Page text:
The only other way to get round low declarations is to force people to use electronic payments for just about everything. This would not be popular, but could be done and the technology to do it exists now – as anyone who has used an Italian bancomat payment card will know.
There is an odd system in Italy called “sector studies”. What happens is that different categories of self-employed work are analysed and a theoretical income is calculated. Imagine you work as a web designer. A sector study may determine that you can earn €40,000 in a year and that you will pay tax based on this level of income. Now, if you declare €10,000, you may fall foul of the sector study which will force you to cough up the taxes it is believed you should have paid. Of course, if you have evaded taxes then you will be caught fair and square. However, if you are honest, you may end up facing a high and unexpected extra tax bill. Not nice.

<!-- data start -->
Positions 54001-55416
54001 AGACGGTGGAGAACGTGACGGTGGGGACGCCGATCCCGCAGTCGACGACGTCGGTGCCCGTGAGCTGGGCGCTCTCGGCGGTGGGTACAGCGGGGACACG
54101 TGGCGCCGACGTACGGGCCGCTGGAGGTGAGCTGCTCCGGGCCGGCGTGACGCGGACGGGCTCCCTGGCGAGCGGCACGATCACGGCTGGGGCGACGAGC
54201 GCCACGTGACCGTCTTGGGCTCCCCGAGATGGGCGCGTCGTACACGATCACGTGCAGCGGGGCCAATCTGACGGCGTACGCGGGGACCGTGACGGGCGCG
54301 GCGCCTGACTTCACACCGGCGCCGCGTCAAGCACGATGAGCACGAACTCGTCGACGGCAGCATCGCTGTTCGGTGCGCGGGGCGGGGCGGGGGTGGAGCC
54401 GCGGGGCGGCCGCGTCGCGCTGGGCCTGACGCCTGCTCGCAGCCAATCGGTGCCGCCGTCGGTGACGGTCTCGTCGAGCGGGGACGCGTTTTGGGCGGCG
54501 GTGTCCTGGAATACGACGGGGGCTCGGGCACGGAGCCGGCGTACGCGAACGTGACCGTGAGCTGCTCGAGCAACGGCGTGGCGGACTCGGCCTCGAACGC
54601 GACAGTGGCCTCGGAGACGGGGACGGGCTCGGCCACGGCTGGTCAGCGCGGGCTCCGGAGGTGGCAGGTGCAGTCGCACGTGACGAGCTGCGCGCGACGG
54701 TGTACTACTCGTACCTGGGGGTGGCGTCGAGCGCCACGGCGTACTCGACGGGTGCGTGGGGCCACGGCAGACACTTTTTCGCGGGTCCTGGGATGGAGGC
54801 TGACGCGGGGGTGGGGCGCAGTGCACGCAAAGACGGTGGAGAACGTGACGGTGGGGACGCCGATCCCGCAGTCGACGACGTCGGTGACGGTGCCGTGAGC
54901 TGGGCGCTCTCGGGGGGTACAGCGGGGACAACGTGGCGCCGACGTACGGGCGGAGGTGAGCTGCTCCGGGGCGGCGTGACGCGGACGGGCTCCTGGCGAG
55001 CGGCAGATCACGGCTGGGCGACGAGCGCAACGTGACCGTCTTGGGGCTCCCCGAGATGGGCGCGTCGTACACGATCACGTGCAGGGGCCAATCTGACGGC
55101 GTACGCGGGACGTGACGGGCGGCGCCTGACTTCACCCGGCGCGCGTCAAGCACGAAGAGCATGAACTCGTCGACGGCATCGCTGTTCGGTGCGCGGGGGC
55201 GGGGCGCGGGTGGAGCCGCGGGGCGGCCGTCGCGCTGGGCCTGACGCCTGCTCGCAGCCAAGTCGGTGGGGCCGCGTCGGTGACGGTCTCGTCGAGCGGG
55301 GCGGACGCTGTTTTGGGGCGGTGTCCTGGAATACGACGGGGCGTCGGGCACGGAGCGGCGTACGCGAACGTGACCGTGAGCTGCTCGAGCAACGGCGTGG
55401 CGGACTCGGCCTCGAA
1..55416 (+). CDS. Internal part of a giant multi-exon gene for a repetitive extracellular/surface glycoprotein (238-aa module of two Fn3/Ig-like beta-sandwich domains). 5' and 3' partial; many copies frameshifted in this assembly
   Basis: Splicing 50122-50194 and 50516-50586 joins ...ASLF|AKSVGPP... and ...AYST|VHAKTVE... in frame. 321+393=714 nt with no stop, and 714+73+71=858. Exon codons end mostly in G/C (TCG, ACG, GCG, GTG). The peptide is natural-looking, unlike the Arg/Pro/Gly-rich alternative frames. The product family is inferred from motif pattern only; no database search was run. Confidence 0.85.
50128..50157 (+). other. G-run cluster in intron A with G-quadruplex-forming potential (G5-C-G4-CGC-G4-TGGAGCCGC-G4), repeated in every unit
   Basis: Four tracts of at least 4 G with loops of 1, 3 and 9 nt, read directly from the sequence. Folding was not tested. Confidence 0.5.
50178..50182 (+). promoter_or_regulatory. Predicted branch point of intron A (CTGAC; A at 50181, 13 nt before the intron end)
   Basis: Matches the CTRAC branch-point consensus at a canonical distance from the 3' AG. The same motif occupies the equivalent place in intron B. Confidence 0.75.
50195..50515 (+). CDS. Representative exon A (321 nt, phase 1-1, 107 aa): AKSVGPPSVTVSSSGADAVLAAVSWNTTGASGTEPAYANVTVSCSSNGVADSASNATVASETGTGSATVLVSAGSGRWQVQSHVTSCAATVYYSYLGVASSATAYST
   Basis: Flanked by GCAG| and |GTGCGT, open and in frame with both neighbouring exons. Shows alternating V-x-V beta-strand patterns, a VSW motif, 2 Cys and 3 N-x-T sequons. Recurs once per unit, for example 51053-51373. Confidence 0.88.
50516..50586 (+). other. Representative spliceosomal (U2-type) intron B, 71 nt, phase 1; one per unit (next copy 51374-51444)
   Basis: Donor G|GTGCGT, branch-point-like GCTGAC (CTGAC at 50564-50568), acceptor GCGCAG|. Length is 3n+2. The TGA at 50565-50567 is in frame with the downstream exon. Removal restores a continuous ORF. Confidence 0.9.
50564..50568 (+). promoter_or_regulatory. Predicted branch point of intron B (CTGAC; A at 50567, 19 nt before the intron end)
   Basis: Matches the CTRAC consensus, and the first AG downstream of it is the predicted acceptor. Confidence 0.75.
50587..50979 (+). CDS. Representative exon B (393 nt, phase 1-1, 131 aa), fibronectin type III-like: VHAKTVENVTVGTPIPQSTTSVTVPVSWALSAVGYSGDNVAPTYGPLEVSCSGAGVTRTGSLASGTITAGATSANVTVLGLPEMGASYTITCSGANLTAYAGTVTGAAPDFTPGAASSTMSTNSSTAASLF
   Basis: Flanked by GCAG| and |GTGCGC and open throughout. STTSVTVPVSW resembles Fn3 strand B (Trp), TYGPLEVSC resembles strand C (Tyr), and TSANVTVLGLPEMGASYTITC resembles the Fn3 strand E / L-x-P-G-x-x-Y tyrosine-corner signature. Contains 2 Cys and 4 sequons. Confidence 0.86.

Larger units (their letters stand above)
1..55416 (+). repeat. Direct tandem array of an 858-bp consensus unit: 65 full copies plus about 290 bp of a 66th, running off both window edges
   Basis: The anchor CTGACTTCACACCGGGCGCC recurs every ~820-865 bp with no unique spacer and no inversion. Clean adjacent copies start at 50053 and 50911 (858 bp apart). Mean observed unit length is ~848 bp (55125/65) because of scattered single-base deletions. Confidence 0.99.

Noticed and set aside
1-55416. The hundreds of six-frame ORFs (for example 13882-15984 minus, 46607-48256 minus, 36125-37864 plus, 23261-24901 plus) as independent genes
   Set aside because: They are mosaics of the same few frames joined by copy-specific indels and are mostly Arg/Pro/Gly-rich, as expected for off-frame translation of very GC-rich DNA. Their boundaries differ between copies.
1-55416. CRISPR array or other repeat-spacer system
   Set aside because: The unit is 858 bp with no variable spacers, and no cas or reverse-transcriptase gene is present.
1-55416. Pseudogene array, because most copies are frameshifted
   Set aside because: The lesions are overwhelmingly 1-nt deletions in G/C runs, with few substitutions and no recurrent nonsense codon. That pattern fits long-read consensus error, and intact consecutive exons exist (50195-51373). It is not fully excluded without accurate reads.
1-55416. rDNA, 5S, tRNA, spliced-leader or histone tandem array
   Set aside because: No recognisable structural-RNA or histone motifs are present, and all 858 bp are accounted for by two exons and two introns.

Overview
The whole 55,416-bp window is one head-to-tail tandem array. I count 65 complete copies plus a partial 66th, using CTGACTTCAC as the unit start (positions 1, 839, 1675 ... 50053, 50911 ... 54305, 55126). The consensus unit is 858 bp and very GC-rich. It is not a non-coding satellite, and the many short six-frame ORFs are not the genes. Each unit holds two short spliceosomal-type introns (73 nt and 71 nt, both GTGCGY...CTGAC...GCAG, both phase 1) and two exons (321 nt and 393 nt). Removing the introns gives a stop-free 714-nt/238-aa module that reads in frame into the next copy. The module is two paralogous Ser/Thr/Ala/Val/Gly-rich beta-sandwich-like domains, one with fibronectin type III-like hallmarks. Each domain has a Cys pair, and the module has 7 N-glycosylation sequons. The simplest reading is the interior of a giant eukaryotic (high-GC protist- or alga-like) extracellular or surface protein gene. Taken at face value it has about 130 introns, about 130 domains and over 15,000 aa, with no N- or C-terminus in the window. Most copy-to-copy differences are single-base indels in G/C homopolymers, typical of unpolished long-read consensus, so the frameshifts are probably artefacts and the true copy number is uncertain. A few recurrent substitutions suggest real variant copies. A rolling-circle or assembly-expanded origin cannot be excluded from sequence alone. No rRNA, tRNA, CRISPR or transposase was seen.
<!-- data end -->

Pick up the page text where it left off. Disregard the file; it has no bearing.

Stop reading, start speaking
Stop translating in your head and start speaking Italian for real with the only audio course that prompt you to speak.
Accountants in Italy usually know something about these sector studies and can advise on how not to fall foul of them.
Another of the many austerity measures under consideration concerns these sector studies and using them to ensure that the self-employed pay their tax dues.
Other Austerity Proposals
- There is talk of the “solidarity contribution” tax increase being replaced in part by a 1% increase in IVA (VAT), but there are worries that this may have a negative effect on consumption.